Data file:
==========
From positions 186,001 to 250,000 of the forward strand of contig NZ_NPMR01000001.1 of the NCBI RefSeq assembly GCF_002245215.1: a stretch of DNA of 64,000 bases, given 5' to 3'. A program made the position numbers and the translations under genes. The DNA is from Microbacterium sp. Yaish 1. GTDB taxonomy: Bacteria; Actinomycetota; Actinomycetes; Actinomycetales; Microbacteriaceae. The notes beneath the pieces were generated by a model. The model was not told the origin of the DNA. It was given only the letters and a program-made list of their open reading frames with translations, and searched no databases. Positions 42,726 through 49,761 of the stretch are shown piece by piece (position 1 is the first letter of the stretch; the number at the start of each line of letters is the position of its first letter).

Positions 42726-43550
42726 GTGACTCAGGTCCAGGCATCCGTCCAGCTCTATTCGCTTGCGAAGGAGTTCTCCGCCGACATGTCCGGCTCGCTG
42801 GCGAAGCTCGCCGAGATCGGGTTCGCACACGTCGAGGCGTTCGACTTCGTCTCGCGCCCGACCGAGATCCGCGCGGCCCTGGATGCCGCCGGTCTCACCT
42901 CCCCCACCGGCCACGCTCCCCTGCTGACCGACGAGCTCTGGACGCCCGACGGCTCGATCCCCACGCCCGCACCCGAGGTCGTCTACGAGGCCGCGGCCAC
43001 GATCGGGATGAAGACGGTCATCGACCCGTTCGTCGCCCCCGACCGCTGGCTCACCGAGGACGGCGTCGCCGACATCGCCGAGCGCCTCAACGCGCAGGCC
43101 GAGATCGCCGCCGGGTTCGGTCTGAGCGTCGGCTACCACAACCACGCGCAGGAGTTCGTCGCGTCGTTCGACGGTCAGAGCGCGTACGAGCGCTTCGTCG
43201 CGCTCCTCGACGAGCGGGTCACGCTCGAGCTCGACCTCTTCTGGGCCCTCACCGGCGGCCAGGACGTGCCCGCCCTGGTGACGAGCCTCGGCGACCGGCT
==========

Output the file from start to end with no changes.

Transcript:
From positions 186,001 to 250,000 of the forward strand of contig NZ_NPMR01000001.1 of the NCBI RefSeq assembly GCF_002245215.1: a stretch of DNA of 64,000 bases, given 5' to 3'. A program made the position numbers and the translations under genes. The DNA is from Microbacterium sp. Yaish 1. GTDB taxonomy: Bacteria; Actinomycetota; Actinomycetes; Actinomycetales; Microbacteriaceae. The notes beneath the pieces were generated by a model. The model was not told the origin of the DNA. It was given only the letters and a program-made list of their open reading frames with translations, and searched no databases. Positions 42,726 through 49,761 of the stretch are shown piece by piece (position 1 is the first letter of the stretch; the number at the start of each line of letters is the position of its first letter).

Positions 42726-43550
42726 GTGACTCAGGTCCAGGCATCCGTCCAGCTCTATTCGCTTGCGAAGGAGTTCTCCGCCGACATGTCCGGCTCGCTG
42801 GCGAAGCTCGCCGAGATCGGGTTCGCACACGTCGAGGCGTTCGACTTCGTCTCGCGCCCGACCGAGATCCGCGCGGCCCTGGATGCCGCCGGTCTCACCT
42901 CCCCCACCGGCCACGCTCCCCTGCTGACCGACGAGCTCTGGACGCCCGACGGCTCGATCCCCACGCCCGCACCCGAGGTCGTCTACGAGGCCGCGGCCAC
43001 GATCGGGATGAAGACGGTCATCGACCCGTTCGTCGCCCCCGACCGCTGGCTCACCGAGGACGGCGTCGCCGACATCGCCGAGCGCCTCAACGCGCAGGCC
43101 GAGATCGCCGCCGGGTTCGGTCTGAGCGTCGGCTACCACAACCACGCGCAGGAGTTCGTCGCGTCGTTCGACGGTCAGAGCGCGTACGAGCGCTTCGTCG
43201 CGCTCCTCGACGAGCGGGTCACGCTCGAGCTCGACCTCTTCTGGGCCCTCACCGGCGGCCAGGACGTGCCCGCCCTGGTGACGAGCCTCGGCGACCGGCT